The cluster challenge game nears completion

Author: Nick Brown
Posted: 11 Sep 2015 | 11:49

This summer we hosted a PRACE Summer of HPC student, Anna, who has been working with us on an HPC supercomputer cluster challenge game which she previously blogged about here. The idea of this has been to gamify the design of a supercomputer, balancing the desire for advanced components (CPU, memory and accelerators) against budget and power efficiency.

The user’s design must handle jobs, and the completion of these provides money which can be further invested. As one progresses through the levels the jobs become more complex (and lucrative) and additional components are available to be included within the machine. Not only is the user aiming to progress through the levels and maximise their score, but badges are awarded for specific achievements such as a green supercomputer, profitable machine and the overall number of jobs run.

The game provides both something new to keep our outreach events fresh, and it's also something that the public can play with at home even if they don’t manage to come to any of our outreach events in person.

Right from the start we knew it would be important to support multiple devices, from desktops to tablets to phones. There are some other technologies out there (such as Unity) which allow you to develop full-fat applications which work across these devices and the initial phase of the project involved evaluating the options available. Due to the steep learning curve of Unity and short timescales (especially for Anna, who was only with us for 2 months) we decided that, instead, a web-based application would be preferable. Irrespective of whether the user was on a desktop running Windows or a phone running Android, it would be the same URL and same code that would run on their device. In order to achieve this we have used the Bootstrap framework, originally developed by Twitter, to manage the UI part of the application and this provides the seamless transition between presentation on different devices with (almost) no specialist code required by us.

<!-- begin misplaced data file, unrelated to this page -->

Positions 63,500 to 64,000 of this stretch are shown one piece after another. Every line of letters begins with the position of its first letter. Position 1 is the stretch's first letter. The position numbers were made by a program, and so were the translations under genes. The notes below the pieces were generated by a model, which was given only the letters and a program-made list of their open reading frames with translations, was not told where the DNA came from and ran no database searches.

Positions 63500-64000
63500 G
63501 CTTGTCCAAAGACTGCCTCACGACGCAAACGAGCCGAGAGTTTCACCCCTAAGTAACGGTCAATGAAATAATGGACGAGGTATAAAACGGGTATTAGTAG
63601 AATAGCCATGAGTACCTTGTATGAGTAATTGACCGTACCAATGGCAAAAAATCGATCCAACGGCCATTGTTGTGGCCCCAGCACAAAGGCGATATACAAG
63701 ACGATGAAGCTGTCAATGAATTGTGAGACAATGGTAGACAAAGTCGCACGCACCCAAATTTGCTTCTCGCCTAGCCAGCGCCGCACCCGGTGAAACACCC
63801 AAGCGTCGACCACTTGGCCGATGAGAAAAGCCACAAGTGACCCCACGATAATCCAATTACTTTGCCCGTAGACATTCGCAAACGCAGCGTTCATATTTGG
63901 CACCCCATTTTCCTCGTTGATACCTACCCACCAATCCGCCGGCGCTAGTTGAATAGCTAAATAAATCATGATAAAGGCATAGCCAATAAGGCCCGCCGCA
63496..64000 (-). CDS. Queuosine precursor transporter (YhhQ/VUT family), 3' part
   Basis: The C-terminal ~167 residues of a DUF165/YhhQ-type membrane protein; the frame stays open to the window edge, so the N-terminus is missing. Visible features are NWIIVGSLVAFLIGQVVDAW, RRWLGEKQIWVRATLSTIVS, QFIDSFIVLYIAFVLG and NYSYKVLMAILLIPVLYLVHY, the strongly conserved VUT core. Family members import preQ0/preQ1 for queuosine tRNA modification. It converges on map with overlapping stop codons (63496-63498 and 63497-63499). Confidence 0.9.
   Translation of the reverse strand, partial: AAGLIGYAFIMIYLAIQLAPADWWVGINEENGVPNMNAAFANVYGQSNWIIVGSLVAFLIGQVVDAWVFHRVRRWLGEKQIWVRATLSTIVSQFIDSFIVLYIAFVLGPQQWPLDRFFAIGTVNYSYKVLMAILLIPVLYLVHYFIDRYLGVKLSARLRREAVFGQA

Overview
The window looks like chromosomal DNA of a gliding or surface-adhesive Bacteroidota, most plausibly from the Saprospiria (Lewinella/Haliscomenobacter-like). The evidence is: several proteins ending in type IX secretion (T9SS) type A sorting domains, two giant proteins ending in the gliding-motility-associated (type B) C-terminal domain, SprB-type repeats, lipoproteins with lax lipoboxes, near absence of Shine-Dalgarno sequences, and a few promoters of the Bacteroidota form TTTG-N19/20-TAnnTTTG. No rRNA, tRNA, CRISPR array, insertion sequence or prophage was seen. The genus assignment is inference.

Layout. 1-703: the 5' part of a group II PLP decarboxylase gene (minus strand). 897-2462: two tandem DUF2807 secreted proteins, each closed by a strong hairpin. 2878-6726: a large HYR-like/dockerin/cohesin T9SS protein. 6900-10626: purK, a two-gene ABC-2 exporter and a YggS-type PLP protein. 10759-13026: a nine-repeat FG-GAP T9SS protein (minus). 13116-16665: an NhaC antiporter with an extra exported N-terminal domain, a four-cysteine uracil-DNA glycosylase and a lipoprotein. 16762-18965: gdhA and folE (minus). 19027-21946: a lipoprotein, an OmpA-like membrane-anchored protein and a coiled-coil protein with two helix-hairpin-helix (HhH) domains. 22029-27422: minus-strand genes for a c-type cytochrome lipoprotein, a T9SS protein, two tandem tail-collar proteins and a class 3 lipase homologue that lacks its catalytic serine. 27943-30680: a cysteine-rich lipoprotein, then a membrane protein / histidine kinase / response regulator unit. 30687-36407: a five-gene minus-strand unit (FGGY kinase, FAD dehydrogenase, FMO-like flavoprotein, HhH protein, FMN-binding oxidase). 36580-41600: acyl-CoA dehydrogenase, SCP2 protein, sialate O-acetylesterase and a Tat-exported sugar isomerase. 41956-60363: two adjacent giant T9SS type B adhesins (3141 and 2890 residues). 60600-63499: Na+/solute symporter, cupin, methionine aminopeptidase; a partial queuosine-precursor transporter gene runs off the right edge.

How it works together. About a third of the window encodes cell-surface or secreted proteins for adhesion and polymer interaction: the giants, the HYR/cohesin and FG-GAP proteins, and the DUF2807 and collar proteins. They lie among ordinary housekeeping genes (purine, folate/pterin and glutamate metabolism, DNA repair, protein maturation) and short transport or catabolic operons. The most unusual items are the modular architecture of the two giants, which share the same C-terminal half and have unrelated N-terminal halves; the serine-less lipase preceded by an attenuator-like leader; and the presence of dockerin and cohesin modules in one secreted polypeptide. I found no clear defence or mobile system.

The application itself is written in Javascript and having expertise in HPC rather than the web meant that there was plenty of experimentation required to select the most appropriate libraries and technologies. Personally, whenever I have done web development in the past the pages have been front ends and actually very simple in terms of logic and presentation. Therefore one of the initial concerns we had was whether the web browser would be sufficient – however the richness of this technology, and what can be achieved using it, has actually taken us by surprise. Not only the large number of existing libraries, such as JQuery, but also the volume of helpful documentation out there has meant that it is trivial to achieve effects (such as smoke billowing from a machine cabinet when a node breaks) that using other approaches would be more complex. With the work being done by organisations such as optimising their Javascript engines, it really does seem like the web browser has become a very realistic choice for complex applications.

We are currently in the final stages of tweaking the game before unveiling it next week at the Bang Goes the Borders science festival, and we will make it available online in the next few weeks too. There are numerous technologies out there that package up web applications into Apple and Android apps, so we are also planning on adding it to the app stores in the near future.


Nick Brown, EPCC 

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